Writing about the last episode of Sex and the City (HBO, 1998-2004) seven years after bidding farewell to the series for in media res recently, I was faced with an unexpected conundrum. I had planned to write about the series’ ending and the way Sex and the City finished its TV incarnation at the peak of its popularity, leaving many fans dissatisfied with the way ‘our girls’’ narratives had been resolved. Lets face it, however the series ended we would have been disappointed. Consider reactions to the finales of The Sopranos, Friends and Lost. And what about the ending of Charmed, where the series finished only to return and then finish again, all because of network indecision?
I intended to write about a show that ended its original run on TV only to be reincarnated some four years later in cinemas. A non-ending of a TV series rather like that of Dallas, which left viewers wondering whether a single gunshot signaled the end of J.R. Ewing; until 1996, when he returned for the first of two TV movies and, in 2010, when the series was released on DVD presaging the announcement that Hagman would reprise his role for network TNT.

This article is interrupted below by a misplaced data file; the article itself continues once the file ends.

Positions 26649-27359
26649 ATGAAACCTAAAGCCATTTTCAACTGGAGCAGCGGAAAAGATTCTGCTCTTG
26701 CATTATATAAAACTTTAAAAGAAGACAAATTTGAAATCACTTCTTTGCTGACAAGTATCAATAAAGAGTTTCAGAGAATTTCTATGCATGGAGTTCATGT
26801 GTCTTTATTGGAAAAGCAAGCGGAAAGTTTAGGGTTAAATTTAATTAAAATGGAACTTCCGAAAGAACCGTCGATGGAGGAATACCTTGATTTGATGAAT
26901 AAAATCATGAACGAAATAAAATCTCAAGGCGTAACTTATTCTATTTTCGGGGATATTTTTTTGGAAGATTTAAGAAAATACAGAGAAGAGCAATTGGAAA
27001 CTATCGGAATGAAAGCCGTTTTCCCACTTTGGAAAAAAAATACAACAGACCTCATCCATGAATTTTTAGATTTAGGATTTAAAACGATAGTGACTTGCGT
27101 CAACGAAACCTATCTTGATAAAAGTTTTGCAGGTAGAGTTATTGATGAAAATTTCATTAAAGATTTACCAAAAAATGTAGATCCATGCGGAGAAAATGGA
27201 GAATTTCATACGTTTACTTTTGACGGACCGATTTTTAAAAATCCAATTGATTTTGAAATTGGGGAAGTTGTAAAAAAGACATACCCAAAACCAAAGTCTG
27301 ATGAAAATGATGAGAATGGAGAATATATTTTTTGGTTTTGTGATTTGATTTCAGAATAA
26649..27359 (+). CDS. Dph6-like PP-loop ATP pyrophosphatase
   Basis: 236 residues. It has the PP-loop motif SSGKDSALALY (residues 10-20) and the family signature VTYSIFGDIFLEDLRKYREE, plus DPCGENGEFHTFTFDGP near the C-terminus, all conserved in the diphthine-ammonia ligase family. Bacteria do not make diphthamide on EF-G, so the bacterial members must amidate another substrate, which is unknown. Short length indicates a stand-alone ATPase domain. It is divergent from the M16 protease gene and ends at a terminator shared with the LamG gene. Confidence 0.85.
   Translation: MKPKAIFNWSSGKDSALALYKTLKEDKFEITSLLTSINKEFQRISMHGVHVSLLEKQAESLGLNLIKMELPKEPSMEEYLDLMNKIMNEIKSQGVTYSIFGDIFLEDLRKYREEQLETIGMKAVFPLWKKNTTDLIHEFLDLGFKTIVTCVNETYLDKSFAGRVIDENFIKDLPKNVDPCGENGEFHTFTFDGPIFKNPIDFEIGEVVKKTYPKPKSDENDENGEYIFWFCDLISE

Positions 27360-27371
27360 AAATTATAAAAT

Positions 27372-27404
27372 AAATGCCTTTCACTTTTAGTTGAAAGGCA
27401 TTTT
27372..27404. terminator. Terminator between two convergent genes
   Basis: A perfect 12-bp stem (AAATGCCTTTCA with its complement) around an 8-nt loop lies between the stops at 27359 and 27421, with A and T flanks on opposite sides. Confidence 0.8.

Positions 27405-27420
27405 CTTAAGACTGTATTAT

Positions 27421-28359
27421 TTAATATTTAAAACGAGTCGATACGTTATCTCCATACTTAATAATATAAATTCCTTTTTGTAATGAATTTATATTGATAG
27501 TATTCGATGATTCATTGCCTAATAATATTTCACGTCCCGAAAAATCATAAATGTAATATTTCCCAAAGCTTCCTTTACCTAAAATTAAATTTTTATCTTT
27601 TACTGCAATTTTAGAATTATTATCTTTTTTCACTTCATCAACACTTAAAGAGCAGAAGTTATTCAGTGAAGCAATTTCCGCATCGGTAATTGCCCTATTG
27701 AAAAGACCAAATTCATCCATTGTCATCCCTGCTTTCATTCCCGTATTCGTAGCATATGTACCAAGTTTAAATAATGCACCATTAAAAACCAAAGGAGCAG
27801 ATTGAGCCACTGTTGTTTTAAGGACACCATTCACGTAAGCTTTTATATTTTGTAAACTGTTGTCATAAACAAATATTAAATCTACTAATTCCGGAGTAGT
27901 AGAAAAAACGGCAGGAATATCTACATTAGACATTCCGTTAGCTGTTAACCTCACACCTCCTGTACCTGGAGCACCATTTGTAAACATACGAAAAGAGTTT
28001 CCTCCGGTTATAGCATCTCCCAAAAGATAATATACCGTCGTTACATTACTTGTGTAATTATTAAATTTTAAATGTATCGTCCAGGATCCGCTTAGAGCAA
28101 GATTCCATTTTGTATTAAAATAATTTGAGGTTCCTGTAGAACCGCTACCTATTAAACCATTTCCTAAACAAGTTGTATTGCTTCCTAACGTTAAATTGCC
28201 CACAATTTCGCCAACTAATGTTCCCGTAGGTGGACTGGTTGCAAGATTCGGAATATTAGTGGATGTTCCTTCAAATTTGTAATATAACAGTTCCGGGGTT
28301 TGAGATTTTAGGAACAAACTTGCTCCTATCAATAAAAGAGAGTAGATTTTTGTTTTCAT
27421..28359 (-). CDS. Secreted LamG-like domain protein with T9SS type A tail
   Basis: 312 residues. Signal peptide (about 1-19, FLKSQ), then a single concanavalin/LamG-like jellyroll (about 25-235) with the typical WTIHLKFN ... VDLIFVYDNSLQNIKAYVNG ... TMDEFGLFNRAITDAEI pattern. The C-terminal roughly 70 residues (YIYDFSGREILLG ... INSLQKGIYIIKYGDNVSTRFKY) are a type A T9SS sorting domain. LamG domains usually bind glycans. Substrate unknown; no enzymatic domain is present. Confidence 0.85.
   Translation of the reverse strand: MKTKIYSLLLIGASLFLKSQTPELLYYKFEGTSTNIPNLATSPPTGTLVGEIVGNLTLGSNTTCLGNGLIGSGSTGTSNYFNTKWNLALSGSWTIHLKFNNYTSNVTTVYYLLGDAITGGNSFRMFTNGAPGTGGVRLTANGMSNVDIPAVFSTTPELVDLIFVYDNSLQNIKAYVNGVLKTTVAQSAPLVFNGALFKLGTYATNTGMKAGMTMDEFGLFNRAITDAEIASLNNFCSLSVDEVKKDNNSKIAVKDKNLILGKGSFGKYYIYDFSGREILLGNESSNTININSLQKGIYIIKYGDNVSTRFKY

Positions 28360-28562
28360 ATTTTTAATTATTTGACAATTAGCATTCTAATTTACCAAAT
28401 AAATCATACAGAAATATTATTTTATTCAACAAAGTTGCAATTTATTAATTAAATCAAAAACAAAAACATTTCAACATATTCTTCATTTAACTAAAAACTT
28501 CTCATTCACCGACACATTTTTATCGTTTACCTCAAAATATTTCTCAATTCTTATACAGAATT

The ending (or non-ending) of Sex and the City clearly fits into a long tradition of TV series that finish, only to pop up again as re-runs and DVD releases, before migrating onto film and sometimes returning, revitalised, onto our TV screens.
So, what are we now to make of the appearance of three more endings that never made the final cut? Hotly rumoured at the time and made to forestall leaks in the lead-up to the finale, each extract shows a different resolution to Carrie’s narrative: in one she marries the Russian, in another she breaks up with Big and in a third she announces that they are staying together in unwedded bliss. When the series ended in 2004 YouTube had not been invented. We would have to wait another year for that innovation. So how then does the uploading and re-viewing of these different scenarios some two years after the end of Sex and the City (in December 2006) impact upon our understanding of the series’ conclusion. And do not these alternative endings say much about the polysemic and open-ended nature of TV texts whose narratives are never truly meant for closure?
If the advent of YouTube means that we can now choose an ending to satisfy our own desires which one would you choose?
This blog appeared in a slightly different version on in media res 18.5.2011.